Sidewall neutron tools have been the standard neutron porosity tool in air-filled boreholes for 25 years. The introduction of combinable neutron tools with simultaneous dual-detector thermal and epithermal neutron measurements provided the possibility for improved porosity evaluations in both air- and liquid-filled boreholes. Obtaining thermal neutron porosity measurement in air-filled boreholes is impractical because of poor porosity sensitivity and the combined effects of borehole size and thermal neutron absorption. In contrast, the epithermal ratio possesses good sensitivity in the low-to-medium porosity range encountered in air-drilled formations. A significant, but manageable borehole size effect also influences the epithermal ratio. In addition, the epithermal ratio porosity has better statistical precision than sidewall measurements because a stronger neutron source is used with the dual-detector design.

New responses for the dual-detector epithermal neutron measurement in air-filled boreholes have been developed from data obtained in recent laboratory experiments and Monte Carlo modeling calculations. A data base consisting of 47 laboratory measurements and 164 Monte Carlo simulations was used to derive basic responses to the three principal formation matrix materials and to define a correction for variations in borehole diameter ranging from 4 to 14 in. [10 to 36 cm]. In addition, Monte Carlo simulations and laboratory experiments were used to investigate the effects caused by tool standoff.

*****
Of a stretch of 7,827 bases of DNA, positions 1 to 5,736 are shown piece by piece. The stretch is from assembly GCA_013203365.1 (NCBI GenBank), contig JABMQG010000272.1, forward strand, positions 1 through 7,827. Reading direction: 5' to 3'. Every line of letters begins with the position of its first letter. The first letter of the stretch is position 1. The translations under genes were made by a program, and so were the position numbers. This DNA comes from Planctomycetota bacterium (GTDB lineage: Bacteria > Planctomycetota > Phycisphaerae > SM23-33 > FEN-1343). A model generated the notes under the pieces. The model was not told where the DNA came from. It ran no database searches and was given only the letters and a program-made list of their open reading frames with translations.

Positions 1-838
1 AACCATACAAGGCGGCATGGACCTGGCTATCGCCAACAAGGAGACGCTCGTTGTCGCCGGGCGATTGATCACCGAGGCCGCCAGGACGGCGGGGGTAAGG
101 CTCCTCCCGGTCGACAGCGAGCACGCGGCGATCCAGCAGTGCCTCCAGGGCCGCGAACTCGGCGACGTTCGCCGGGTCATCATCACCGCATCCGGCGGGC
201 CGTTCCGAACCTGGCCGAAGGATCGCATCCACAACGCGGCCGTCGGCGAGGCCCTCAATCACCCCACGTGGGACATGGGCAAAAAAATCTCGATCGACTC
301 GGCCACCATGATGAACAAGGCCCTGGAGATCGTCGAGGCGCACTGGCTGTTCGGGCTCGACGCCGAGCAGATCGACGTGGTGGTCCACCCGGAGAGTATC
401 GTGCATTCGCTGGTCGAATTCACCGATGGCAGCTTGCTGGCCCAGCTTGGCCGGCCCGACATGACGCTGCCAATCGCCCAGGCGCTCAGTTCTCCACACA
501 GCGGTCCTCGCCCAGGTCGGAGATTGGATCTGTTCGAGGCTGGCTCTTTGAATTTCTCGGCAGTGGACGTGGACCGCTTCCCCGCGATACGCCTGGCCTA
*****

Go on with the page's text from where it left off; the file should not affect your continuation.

In the past, parameterizations of the dual-detector epithermal response in air-filled boreholes were obtained through empirical relationships with measurements in liquid-filled boreholes and comparisons with sidewall neutron measurements in air-filled boreholes. Because the previous relationships were "calibrated" to other measurements made under specific borehole conditions, the new algorithms significantly improve the accuracy of the porosity determination in air-filled boreholes over a greater range of porosity, lithology and borehole diameters.

Example logs from different areas of the country are presented to demonstrate the effectiveness of the new algorithms and the improvement in statistical precision. A new porosity crossplot chart is included to estimate gas saturation and determine porosity in air-filled boreholes.

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